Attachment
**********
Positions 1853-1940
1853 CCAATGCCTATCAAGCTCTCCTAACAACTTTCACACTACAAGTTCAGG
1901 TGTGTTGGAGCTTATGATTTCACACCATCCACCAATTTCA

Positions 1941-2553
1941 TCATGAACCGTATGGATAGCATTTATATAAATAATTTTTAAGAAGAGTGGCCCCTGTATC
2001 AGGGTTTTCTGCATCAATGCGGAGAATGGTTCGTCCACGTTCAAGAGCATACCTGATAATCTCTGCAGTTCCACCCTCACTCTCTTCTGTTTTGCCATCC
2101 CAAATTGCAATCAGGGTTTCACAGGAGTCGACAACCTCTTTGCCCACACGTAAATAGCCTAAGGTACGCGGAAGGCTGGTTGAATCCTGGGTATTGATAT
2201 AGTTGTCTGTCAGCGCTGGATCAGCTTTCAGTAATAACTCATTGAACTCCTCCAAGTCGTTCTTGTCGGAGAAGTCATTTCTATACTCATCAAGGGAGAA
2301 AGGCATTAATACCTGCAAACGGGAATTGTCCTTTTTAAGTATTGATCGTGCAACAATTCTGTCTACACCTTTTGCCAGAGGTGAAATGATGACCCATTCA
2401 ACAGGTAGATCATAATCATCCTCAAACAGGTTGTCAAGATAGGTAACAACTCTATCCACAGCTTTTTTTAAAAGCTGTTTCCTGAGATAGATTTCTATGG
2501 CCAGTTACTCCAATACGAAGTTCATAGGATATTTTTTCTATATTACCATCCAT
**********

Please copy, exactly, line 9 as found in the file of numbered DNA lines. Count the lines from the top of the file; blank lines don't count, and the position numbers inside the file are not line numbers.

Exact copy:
2301 AGGCATTAATACCTGCAAACGGGAATTGTCCTTTTTAAGTATTGATCGTGCAACAATTCTGTCTACACCTTTTGCCAGAGGTGAAATGATGACCCATTCA